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Drinking orange juice? Better buy some carbon offsets

orangesWho even thinks about the carbon footprint of a carton of orange juice? PepsiCo does, apparently, and the footprint is a surprisingly large one.

The New York Times reports this week that PepsiCo, in the course of trying to assess its products’ impact on global warming, found that a half-gallon carton of orange juice (the company owns the Tropicana brand) comes with a carbon dioxide impact of 3.75 pounds (1.7 kilograms).

If that seems astoundingly hefty, blame it on the agricultural practices used to grow oranges. Orange trees love nitrogen, and that means lots of artificial fertiliser, which is not only a source of greenhouse gas emissions on the farm but requires vast amounts of natural gas to produce.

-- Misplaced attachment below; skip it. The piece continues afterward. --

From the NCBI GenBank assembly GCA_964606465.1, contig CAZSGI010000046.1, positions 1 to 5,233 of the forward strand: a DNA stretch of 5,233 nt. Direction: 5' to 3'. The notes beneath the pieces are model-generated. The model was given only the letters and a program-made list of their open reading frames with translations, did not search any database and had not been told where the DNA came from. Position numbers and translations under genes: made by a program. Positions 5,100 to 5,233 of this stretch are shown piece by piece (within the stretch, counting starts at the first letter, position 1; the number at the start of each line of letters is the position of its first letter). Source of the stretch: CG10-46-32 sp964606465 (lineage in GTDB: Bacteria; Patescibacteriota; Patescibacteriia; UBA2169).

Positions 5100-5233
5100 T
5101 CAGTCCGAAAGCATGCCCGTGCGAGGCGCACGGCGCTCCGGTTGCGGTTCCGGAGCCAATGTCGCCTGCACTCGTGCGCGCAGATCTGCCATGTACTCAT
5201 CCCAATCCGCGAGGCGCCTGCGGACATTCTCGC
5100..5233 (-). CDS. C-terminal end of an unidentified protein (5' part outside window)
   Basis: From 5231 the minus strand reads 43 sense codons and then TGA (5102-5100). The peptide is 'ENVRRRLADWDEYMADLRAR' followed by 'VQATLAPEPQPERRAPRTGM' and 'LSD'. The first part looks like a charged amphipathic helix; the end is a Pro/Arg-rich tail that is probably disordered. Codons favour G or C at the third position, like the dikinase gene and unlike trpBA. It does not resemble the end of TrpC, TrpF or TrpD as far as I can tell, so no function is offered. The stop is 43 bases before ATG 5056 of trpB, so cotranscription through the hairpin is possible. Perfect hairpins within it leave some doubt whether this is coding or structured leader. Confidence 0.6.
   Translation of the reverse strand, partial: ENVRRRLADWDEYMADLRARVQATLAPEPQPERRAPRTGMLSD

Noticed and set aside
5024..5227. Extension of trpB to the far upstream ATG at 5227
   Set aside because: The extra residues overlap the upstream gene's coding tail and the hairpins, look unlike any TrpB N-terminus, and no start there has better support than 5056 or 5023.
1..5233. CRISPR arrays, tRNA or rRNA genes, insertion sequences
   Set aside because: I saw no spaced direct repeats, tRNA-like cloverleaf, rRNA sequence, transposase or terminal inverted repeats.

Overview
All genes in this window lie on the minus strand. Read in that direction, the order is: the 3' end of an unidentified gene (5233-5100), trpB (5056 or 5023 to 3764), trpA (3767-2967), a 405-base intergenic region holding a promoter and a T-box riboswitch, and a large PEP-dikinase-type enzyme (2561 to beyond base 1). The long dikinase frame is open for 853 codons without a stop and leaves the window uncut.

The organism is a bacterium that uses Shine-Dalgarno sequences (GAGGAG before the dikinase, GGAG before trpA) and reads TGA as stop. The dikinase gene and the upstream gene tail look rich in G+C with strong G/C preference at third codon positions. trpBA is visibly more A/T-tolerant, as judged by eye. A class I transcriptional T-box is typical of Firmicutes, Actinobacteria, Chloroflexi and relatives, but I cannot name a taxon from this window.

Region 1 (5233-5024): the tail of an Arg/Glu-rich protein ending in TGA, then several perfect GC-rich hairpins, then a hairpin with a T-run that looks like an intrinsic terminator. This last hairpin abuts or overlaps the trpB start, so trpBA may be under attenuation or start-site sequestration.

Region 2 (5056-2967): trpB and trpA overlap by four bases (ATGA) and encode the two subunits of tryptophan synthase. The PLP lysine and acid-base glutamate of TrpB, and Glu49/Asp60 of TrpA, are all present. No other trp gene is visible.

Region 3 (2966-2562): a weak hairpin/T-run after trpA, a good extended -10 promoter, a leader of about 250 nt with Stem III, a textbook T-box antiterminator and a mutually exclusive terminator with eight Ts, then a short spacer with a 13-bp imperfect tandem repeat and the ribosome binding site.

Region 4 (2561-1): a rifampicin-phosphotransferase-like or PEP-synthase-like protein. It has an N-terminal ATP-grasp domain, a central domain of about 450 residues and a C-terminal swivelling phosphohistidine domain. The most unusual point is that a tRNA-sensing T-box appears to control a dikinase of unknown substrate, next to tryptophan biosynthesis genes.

PepsiCo says it plans to post the OJ carbon footprint on its Tropicana Website. It’s not yet certain, though, whether the company will also include the figure on the actual product.

PepsiCo says it was the “first major food brand in the world to display a carbon footprint/reduction logo” on one of its products (Walkers Crisps). The corporation has also begun to  include sustainability considerations in capital expenditure decisions, set a company-wide goal to cut water consumption by 20 percent by 2015 and purchases carbon offsets for all the electricity consumed by its US facilities.

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